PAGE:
So saying that nobody should ever eat less than some arbitrary amount of calories every day is like saying that they should never drive slower than 55 miles per hour on the highway. Well, what if they have engine trouble? What if there’s traffic? What if it is raining pitchforks outside? How low should you go when you’re cutting because there is a caloric threshold that you shouldn’t cross, right?
Well, yes there is because if you restrict your calories too heavily, you won’t damage your metabolism. You won’t. Detonate your hormones. You won’t disintegrate your muscle. You won’t otherwise derge your physiology, but you’re not gonna have a good time. Negative side effects, often associated with semi starvation.
Dieting, very low calorie dieting. Can and often do become more pronounced if calories are too low. So based on the findings of research, on the effects of energy availability on athletic men and women, when you’re cutting, I recommend a cutoff of eight to 10 calories per pound of body weight per day for both men and.
Regardless of activity level, meaning don’t eat less than eight calories per pound of body weight per day, and that’s probably most applicable to men in women. I would say the cutoff is gonna be a little bit higher, around 10. Now, one other matter I want to quickly comment on is the nutritional component of dieting, because some people say that by eating.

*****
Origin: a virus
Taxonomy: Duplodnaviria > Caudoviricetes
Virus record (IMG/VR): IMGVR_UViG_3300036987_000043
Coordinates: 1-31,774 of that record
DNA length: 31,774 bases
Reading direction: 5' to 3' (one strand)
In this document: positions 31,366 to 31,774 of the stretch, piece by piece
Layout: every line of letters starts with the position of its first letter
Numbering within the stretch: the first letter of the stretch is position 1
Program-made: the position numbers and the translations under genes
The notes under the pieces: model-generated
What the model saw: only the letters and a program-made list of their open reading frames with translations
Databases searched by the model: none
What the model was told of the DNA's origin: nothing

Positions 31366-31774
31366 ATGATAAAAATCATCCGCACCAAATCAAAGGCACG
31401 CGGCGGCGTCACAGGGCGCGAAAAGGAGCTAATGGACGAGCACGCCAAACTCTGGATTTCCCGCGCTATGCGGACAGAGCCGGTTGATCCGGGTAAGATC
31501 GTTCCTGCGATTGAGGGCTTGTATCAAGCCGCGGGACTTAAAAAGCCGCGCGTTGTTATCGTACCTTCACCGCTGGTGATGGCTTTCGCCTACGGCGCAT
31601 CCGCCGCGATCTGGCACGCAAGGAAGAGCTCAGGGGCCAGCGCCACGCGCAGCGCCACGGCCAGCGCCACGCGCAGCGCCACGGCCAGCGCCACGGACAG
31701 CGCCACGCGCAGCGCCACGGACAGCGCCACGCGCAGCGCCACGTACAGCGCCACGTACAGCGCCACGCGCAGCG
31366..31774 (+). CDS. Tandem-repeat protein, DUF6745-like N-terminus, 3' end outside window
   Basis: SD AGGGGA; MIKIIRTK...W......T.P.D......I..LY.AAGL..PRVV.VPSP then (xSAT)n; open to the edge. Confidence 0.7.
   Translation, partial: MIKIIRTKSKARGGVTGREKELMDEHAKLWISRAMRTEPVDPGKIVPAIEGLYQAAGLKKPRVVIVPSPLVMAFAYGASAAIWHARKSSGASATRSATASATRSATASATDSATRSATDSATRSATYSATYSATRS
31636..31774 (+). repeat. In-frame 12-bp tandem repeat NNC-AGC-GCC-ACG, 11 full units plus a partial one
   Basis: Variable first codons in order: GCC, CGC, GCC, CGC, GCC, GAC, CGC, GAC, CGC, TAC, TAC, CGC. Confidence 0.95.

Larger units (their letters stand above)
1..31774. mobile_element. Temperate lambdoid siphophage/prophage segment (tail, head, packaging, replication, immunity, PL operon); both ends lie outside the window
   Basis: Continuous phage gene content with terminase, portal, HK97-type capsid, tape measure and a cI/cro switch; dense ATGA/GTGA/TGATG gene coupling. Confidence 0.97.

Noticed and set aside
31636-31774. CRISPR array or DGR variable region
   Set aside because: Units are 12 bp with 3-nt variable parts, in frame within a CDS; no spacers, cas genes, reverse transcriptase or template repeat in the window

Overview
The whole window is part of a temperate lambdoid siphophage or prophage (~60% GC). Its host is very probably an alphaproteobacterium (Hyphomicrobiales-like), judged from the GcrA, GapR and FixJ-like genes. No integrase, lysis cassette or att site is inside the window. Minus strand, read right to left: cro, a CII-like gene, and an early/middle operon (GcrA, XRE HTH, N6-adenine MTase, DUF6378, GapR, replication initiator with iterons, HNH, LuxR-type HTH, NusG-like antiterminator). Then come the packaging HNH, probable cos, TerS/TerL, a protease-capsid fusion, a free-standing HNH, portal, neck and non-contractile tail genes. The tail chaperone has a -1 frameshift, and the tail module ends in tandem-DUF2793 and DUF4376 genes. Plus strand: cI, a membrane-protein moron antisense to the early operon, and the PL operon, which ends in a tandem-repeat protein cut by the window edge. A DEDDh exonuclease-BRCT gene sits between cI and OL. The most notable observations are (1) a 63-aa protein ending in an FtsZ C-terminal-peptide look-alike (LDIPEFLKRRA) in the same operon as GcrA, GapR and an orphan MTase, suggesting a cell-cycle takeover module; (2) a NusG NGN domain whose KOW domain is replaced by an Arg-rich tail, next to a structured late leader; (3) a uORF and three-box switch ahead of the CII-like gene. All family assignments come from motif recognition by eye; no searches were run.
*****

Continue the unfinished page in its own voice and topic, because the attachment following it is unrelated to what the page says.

Significantly less food than usual. By eating 1200 calories per day, or 14 or 1800 per day, you can develop irritating insufficiencies or even debilitating deficiencies, and that’s just not true. Not if you get most of the calories that you are eating. From relatively unprocessed and wholesome foods like lean protein, fruits, vegetables, legumes, whole grains, seeds, and the like.
And if you really want to ensure that your body is adequately nourished when you are cutting, just include a high quality multivitamin like legion’s, triumph in your regimen. And that is the highlight reel from eating less than 1200 calories per day. And if you want to listen to that episode, the entire thing, you can find it also October, 2021.
And now we have a motivational episode, or at least I hope it’s motivational, the power of habit. So I want you to think about yesterday when you woke up, what did you do first and in what order? Did you go straight into the shower? Did you check your email first? Or maybe Facebook, and then your email.